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near ; gave them a deep sense of the Unity of the Godhead, and kept them from the worship of the heavenly luminaries,

Of the seasons of worship, the first was the Sabbath. This was instituted at the close of the creation, and was doubtless observed by the pious both before the flood and after, according to their knowledge and opportunity. In the books of Moses, such observance is not indeed mentioned, nor was there any special occasion for the notice. But expressions exist, implying such observance, and which cannot well be accounted for without it. Time was divided into weeks of seven days* both before the flood and after. Probably the children of Israel were made incessantly to labor in Egypt; but no sooner were they released than they observed the Sabbath, before the promulgation of the law, as a day they felt to be holy.t God, in the fourth commandment, speaks of the Sabbath not in a way which he would if instituted for the first time, but as an old institution, which they were required to remember and keep holy. The Sabbath was now re-instituted with peculiar solemnity, and its observance was placed in the moral code, among the ten commandments. But it is probable that the day of its observance was changed. For the day first marked out for the Jewish Sabbath by the manna's not falling upon it, was the twenty-second of the second month; and counting backward seven days, we find the people performing, by divine direction, a long and wearisome march. The original Sabbath, consecrated by the heathen to the Sun, may have been set aside, and that day made holy on which the Jews came out of Egypt. Of that event, the Sabbath now became a special memorial. He who is Lord of the Sabbath has a right to alter the day of its observance. He did alter it at a subsequent period, to commemorate his own resurrection, And if the Sabbath was then put back one day, as has been computed by some learned men, we have now the original Sabbath and do commemorate both the creation and redemption of man.

As standing memorials of the goodness of Jehovah, and ! the truth of the Mosaic religion, three great Festivals were instituted; the Feast of the Passover, of Pentecost, and of Tabernacles. The first was a memorial of the deliverance from Egypt. It was celebrated for seven days, from the 15th to the 21st of the month Nisan (April.) The second *Gen. xxix. 27. her week. Heb. her seven. Gen. iv. 7. + Exodus xvi. 22–30.

called Pentecost, besause it was celebrated the fiftieth day from the Passover, was the feast of harvest and of the first fruits, and was a solemn acknowledgement of the divine goodness and their dependence and obligations. The third was a solemn thanksgiving for all the bounties of the year; and a memorial of the goodness of God to them when they dwelt in the tabernacles in the wilderness. These festivals were always celebrated at Jerusalem. All who could, attended them. They greatly promoted social affection, and kept the people from intercourse with foreign nations and

idol festivals. i Besides the worship of the Sabbath and these festivals,

the Hebrew ritual prescribed the daily sacrifice, offered morning and evening for the whole congregation;-a reli. gious service consisting of animal and vegetable offerings, on the appearance of the new moon, that the Israelites might be kept from the superstitious worship of that heavenly body; an annual service on the commencement of the seventh month, the beginning of the Jewish civil year;-a Sabbatical year, a rest every seventh year from the cultivation of the earth, which was also a year of unusual attention to religion and of the release of poor debtors from their creditors; and the year of Jubilee, which took place every fiftieth year or after every seven sabbaths of years. This was ushered in by the sound of a trumpet, and restored every native Israelite to his original property and freedom.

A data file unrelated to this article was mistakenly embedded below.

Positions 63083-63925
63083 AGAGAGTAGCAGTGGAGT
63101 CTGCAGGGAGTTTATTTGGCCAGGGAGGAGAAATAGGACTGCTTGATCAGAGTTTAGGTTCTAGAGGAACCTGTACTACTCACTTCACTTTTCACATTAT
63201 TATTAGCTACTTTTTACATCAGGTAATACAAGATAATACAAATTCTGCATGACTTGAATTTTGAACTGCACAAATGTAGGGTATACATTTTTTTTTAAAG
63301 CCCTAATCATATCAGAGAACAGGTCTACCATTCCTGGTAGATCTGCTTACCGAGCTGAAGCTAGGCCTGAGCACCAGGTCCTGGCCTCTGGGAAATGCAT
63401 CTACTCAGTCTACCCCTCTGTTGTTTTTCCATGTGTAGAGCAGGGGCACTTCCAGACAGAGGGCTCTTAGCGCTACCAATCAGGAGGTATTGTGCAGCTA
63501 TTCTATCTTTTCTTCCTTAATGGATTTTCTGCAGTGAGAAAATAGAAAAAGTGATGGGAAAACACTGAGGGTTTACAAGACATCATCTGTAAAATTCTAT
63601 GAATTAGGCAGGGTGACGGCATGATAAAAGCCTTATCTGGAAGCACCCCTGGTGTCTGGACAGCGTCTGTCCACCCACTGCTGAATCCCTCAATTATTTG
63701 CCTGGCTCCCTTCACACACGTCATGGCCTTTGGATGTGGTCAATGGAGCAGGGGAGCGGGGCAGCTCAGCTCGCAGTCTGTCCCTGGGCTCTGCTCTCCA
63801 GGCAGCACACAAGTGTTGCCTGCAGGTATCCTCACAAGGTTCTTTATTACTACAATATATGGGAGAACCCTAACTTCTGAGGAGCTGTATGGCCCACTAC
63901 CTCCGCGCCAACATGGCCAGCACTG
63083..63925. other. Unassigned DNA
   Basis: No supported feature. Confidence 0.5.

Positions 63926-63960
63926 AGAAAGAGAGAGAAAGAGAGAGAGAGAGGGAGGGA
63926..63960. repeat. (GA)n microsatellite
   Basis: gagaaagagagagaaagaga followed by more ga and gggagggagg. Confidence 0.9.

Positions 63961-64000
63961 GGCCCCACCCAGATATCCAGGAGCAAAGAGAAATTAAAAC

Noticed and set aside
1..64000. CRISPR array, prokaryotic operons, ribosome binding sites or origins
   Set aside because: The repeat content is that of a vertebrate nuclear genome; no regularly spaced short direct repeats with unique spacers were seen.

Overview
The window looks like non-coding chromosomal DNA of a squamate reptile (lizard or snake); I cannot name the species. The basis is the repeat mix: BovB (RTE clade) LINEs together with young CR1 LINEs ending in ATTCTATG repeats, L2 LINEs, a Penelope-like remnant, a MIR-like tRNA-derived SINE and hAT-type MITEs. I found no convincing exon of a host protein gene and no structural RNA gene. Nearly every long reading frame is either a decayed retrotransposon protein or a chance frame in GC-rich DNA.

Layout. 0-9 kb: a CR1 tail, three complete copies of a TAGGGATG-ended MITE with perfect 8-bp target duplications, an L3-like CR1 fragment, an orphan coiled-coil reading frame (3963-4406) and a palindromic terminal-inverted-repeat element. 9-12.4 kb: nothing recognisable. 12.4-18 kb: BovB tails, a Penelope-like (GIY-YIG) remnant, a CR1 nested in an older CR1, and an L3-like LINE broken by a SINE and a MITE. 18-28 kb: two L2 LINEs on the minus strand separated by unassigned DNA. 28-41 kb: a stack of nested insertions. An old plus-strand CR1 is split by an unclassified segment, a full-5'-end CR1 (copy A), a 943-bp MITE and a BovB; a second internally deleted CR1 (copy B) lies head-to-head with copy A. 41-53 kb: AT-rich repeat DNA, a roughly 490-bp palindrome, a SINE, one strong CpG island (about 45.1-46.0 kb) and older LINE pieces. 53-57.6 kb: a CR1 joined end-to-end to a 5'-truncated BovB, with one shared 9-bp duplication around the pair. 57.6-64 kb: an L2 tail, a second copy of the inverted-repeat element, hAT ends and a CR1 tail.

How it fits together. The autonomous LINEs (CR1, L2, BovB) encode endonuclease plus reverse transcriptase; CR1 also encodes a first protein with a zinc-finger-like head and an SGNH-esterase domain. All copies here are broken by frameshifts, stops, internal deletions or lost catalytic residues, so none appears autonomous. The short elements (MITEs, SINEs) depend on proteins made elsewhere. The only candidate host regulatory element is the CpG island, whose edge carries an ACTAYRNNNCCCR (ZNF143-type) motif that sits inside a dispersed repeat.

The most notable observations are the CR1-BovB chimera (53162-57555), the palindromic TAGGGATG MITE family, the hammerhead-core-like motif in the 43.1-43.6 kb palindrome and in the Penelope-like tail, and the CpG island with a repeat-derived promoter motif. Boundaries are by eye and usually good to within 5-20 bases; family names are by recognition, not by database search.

To perfect the Jewish worship, God instituted an order of priests. In the patriarchal ages, the father of a family exercised the priestly office. This descended to the first born. The whole tribe of Levi was now set apart to attend upon the service of the sanctuary. Aaron and the first born of every generation descending from him, were consecrated to the high-priesthood; his other sons to be priests. The rest of the Levites performed the inferior services of the temple. All the priests and Levites were solemnly consecrated by purification and atonement, were maintained by the nation, and treated with great respect. The priests had the superintendence of the ceremonies of religion, and presented the victims for sacrifice. The High Priest alone appeared before God on the day of atonement in the Holy of holies, and consulted the divine oracle.

The dress of the High Priest was very splendid. In his breast plate was the Urim and Thummim, i. e. light and justice. This is supposed to have been three precious stones,

on one of which was written Yes, on the other No. The third was without writing. These stones were carried in the lining of the breast plate. When the High Priest would obtain an answer from God, he appeared before the Holy of holies, and proposing his question, took a stone from the breast plate. If he drew out the one with no inscription, no answer was to be given. Never was this oracle to be consulted for any private person, but only for the king or general of the army.

All the instructions and institutions of Moses had an high moral tendency. They led the children of Israel to love the Lord their God with all their heart, and their neighbor as themselves, and trained up many of the greatest ornaments of antiquity. The worship he prescribed was eminently typical of the worship of the New Testament Church; and in the High Priest was beautifully shadowed forth the Lord Jesus Christ, our great High Priest, who neither by the blood of goats and calves, but by his own blood, entered in once into the holy place-into heaven itself, now to appear in the presence of God for us. During the abode of the Church in the wilderness, Moses wrote the Pentateuch, comprising Genesis, Exodus, Leviticus, Num. bers and Deuteronomy. It was deposited in the tabernacle, and preserved with the greatest vigilance. It was read every Sabbath day in the Synagogue, and through at the feast of Tabernacles, every Sabbatical year. The Prince was required to copy it, and the people were commanded to teach it to their children, and to wear it as “signs on their hands, and frontlets between their eyes.” It is the only history we have of the creation, the antediluvian nations, the flood, and the re-settlement of the earth. With-! out it the first two thousand years of our race would be entirely hidden from us. It was written in Hebrew in one continued work, by inspiration of God, and was divided into books, probably by Ezra, or at the formation of the Septuagint version.*